I still remember his review of the Pro70, which I definitely coveted at the time. Even then, though, the resolution was lower than the cheaper competition (I ended up getting a Casio!) But there's no denying how nice the colors are, and I often wonder why Canon didn't persevere with that alternative to the Bayer mask.

Link | Posted on Sep 16, 2016 at 03:34 UTC
In reply to:

piratejabez: The full PDF has some great examples: http://arxiv.org/pdf/1608.05148v1.pdf
I'm going to extract the images from it for better comparison :)

I wonder what compression was used for the images in the PDF. Lossless, hopefully...

Link | Posted on Aug 25, 2016 at 01:28 UTC
On article Bentley creates a 53 billion pixel car commercial (189 comments in total)

My god, what an utter load of billocks. How does dpreview fall for this kind of crap?

Link | Posted on Jul 21, 2016 at 22:31 UTC as 27th comment
In reply to:

The Squire: Did someone in Sony marketing do that math?

"So 12 cameras, each shooting 4k... that must mean it's a 48K video! WOW! Press release... done!"

Doesn't account for the need to significantly overlap the output from each individual camera.

If there was *no* over lap, then shooting those cameras in portrait and stitching together gives a theoretical output width of 12x2160px = 25.920px... aka 26K?

When pedants and marketing collide...

But this one goes to 11...

Link | Posted on Jan 13, 2016 at 14:57 UTC
In reply to:

tesch: I don't come to this website very often but when I do I find all of the talk is about why Sony isn't a real camera. Very strange!

This is a good article about a lot of things that really have no effect on the images taken by people on this site. If the photographers on this site spent as much time researching composition and color theory they wouldn't have to worry about this nonsense. But that would mean they would have to think which seems to be an issue..........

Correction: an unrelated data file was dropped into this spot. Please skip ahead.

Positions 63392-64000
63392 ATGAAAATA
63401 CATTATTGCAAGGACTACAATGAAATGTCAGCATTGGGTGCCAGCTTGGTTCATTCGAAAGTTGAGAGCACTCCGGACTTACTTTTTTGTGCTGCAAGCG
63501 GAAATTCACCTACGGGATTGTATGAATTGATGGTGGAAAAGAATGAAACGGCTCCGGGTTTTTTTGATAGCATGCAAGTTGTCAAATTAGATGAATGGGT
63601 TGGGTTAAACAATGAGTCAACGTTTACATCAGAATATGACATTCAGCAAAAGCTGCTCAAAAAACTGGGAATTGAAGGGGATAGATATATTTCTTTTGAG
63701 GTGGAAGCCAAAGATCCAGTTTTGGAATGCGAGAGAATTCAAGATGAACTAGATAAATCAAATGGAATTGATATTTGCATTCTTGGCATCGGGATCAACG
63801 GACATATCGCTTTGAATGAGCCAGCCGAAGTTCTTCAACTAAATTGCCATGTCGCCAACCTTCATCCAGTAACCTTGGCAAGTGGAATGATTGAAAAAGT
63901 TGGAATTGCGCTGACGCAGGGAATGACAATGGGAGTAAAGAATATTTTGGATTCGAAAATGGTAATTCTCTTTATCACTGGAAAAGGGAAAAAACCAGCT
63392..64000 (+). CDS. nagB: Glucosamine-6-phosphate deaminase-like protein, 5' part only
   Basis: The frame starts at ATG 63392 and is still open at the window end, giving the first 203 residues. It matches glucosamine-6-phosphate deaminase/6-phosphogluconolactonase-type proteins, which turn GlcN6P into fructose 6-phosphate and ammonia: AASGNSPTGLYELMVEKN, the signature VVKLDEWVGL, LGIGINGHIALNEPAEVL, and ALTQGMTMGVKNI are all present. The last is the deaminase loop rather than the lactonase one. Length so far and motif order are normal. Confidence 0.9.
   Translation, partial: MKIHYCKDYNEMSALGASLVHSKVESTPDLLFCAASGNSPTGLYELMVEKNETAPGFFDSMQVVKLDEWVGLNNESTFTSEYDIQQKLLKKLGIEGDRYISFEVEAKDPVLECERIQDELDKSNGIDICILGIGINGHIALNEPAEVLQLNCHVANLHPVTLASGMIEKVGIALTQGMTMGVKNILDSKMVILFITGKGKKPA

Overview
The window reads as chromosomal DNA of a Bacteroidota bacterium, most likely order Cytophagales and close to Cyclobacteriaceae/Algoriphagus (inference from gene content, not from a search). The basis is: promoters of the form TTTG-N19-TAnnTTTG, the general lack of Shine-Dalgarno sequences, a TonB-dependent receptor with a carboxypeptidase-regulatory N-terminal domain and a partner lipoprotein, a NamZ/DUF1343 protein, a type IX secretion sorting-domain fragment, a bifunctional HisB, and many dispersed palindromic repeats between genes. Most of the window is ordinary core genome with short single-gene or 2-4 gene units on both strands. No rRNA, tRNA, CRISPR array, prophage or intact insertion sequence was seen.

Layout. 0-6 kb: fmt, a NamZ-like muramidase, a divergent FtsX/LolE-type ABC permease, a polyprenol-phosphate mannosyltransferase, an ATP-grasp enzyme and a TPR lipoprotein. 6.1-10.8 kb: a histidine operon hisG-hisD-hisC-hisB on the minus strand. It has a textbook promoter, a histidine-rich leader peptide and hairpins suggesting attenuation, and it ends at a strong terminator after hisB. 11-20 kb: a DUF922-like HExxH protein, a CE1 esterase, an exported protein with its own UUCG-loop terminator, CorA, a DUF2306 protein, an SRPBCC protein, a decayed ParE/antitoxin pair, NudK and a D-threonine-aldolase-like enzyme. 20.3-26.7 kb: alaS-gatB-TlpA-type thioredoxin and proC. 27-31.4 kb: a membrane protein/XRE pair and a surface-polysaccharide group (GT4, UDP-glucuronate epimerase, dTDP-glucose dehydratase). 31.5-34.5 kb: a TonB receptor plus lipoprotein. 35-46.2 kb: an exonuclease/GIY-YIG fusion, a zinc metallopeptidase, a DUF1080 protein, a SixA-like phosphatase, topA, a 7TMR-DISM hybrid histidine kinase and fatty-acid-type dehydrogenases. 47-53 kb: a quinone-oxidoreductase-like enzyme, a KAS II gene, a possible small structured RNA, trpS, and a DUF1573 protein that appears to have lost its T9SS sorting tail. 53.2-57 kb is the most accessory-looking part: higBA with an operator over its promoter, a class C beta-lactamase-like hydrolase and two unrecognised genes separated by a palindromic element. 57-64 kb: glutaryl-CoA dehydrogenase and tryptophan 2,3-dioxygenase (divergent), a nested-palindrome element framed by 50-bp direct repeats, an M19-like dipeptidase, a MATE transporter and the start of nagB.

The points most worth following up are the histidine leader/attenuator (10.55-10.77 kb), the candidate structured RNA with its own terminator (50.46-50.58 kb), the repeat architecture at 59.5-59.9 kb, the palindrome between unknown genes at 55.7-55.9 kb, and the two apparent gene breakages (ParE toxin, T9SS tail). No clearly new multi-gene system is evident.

Get over it!

@HowaboutRAW A better comparison would have been with a composer thinking about music theory when he's composing. Which I imagine he does.

But the issue isn't as moot as tesch seems to think. That "moon and Space Needle" shot doesn't seem like an especially tricky exposure, but it's way too artifacty (which is a word, I've decided) to rank as stock-ready.

Link | Posted on Sep 4, 2015 at 19:01 UTC
In reply to:

Frank_BR: Why doesn't Sony have so far the option of a lossless RAW format? Most critics say that this is just a Sony error, but the question is not so simple. To try to understand better, I did an experiment. I took the RAW files from DPR Studio Scene for Sony 7RII and Nikon D810, and compressed them with WinRAR. The results were as follows:

Camera.....RAW original....WinRAR compr
7RII .........41.4MB...........38.3MB
D810 ........74.3MB..........43.9MB

WinRAR is a lossless compression, so the RARs files contain the same information as the RAWs from camera.

Surprisingly, WinRAR managed to reduce to almost half the size of NEF file, but failed to appreciably reduce the size of Sony RAW. This shows that NEF is inefficient since it produces much larger files than necessary. There is room for a better lossless RAW coding. I draw the conclusion that a reason for Sony has been reluctant to use a lossless RAW coding is that the current processor technology does not allow high efficiency of coding.

I think all Frank is saying is that NEF is quite inefficient if a general-purpose lossless compression algorithm can reduce the size by a third. Since Nikon has a much better knowledge of the data stream than RAR does, it should be able to do even better than RAR. I assume the redundancy comes from keeping data aligned on byte or word boundaries for faster processing (e.g. they might store a 12-bit sample in two bytes, wasting 4 bits per sample, rather than storing two samples in three bytes without waste.